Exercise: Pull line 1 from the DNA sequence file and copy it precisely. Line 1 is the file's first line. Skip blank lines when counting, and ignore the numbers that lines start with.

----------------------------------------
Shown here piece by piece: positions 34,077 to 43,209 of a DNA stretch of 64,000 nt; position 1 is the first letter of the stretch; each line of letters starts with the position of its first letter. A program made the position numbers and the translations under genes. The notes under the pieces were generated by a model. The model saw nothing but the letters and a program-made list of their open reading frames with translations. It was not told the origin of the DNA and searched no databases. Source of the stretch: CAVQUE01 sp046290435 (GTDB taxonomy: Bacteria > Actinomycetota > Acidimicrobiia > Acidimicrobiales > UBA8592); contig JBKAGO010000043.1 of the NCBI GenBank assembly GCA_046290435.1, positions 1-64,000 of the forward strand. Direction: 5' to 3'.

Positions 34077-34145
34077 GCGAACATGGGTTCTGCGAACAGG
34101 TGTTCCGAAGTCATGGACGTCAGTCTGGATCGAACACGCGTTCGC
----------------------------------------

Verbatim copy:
Shown here piece by piece: positions 34,077 to 43,209 of a DNA stretch of 64,000 nt; position 1 is the first letter of the stretch; each line of letters starts with the position of its first letter. A program made the position numbers and the translations under genes. The notes under the pieces were generated by a model. The model saw nothing but the letters and a program-made list of their open reading frames with translations. It was not told the origin of the DNA and searched no databases. Source of the stretch: CAVQUE01 sp046290435 (GTDB taxonomy: Bacteria > Actinomycetota > Acidimicrobiia > Acidimicrobiales > UBA8592); contig JBKAGO010000043.1 of the NCBI GenBank assembly GCA_046290435.1, positions 1-64,000 of the forward strand. Direction: 5' to 3'.